Valentine's Day at Lyft: Ride-hailing service picks Pandora veteran as comms VP

Will Valentine started in the role on Monday.

Valentine's Day at Lyft: Ride-hailing service picks Pandora veteran as comms VP

SAN FRANCISCO: Lyft has picked up former Pandora comms head Will Valentine as VP of communications.

Valentine started at Lyft on Monday. He is reporting to Melissa Waters, Lyft’s head of marketing. The two worked together at Pandora, where Waters was VP of marketing.

Valentine took over the role from Brandon McCormick, who left the comms VP position in October. Since then, Sheila Bryson, director of corporate and consumer communications, has served as interim head of comms. Bryson will continue to play a senior leadership role on the team.

As comms head, Valentine will work to advance Lyft’s corporate reputation to all stakeholder groups and make Lyft central to people’s lives.  

"This is a company that is on a path to change the world and do a lot of good in the process and I can’t wait to get started," said Valentine.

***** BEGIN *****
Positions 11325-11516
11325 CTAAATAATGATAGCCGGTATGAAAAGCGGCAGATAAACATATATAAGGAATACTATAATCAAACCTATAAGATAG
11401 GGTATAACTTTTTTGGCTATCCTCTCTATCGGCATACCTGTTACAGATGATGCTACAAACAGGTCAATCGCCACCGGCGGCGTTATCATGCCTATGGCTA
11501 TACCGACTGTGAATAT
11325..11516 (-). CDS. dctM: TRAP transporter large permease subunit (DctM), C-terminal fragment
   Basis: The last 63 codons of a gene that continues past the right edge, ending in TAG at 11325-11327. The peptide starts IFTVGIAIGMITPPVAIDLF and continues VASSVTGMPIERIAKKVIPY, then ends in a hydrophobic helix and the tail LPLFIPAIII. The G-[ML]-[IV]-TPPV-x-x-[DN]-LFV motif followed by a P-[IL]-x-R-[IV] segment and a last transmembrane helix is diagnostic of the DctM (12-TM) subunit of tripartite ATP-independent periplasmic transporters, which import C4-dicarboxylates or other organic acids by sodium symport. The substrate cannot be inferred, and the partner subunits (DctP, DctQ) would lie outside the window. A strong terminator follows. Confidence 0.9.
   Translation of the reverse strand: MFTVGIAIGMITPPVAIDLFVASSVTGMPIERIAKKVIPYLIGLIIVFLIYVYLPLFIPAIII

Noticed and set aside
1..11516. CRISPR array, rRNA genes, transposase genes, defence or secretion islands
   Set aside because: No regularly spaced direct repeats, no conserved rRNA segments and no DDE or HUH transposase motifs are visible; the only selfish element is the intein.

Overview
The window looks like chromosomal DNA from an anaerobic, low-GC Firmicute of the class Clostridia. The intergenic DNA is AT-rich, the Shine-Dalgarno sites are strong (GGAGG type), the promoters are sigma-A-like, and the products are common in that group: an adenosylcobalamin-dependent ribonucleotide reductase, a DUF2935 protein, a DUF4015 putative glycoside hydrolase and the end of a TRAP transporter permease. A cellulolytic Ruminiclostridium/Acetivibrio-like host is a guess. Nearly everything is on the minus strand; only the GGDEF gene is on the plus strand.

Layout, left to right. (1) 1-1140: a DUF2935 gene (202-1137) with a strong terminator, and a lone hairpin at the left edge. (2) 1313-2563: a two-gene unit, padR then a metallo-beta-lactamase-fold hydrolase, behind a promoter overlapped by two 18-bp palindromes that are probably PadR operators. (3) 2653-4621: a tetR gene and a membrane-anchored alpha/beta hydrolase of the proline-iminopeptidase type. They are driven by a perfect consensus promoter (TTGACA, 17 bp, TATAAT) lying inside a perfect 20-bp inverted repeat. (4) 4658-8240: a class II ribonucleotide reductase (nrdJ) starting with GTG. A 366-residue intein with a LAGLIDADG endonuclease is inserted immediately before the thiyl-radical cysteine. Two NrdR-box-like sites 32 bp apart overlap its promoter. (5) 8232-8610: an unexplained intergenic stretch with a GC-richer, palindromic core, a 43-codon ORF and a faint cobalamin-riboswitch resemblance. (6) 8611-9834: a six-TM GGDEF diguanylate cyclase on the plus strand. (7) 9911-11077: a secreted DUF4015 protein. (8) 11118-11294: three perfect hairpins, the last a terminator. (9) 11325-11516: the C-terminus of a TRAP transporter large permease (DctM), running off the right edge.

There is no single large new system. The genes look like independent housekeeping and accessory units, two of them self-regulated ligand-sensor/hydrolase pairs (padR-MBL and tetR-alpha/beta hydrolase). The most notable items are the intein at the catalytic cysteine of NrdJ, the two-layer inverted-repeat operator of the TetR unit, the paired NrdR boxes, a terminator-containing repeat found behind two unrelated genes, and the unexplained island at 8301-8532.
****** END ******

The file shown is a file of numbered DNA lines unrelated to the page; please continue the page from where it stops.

In the past two years, Lyft’s comms team has doubled in size from six to 15 staffers. Last year, Lyft brought on Bridget Starkey as director of consumer communications, Waters as marketing VP, and Adrian Durbin as head of policy communications.

Valentine departed Pandora in November after a three-year stint leading the company’s communications and policy teams. He joined Pandora in July 2013 to build and lead the communications function, shortly after the company went public. At the time, Pandora was facing crises including a full-fledged artist revolt  and the pending launch of the now-defunct iTunes Radio.

Prior to Pandora, Valentine spent 11 years at Visa in various PR leadership roles.

Lyft got in a war of words last month with Uber over President Donald Trump’s executive order banning travel from seven countries. The New York Taxi Workers Alliance directed its 19,000 members to participate in a one-hour strike at John F. Kennedy International Airport in solidarity with protesters.

Uber later tweeted that it turned off surge-pricing at the airport, effectively undercutting taxi drivers as they returned to work after protesting. Lyft, meanwhile, denounced the ban and made a million-dollar pledge to the American Civil Liberties Union.

Asked if Lyft has seen an uptick in numbers since then, Bryson said, "We aren't commenting on any 2017 growth numbers at this time." 

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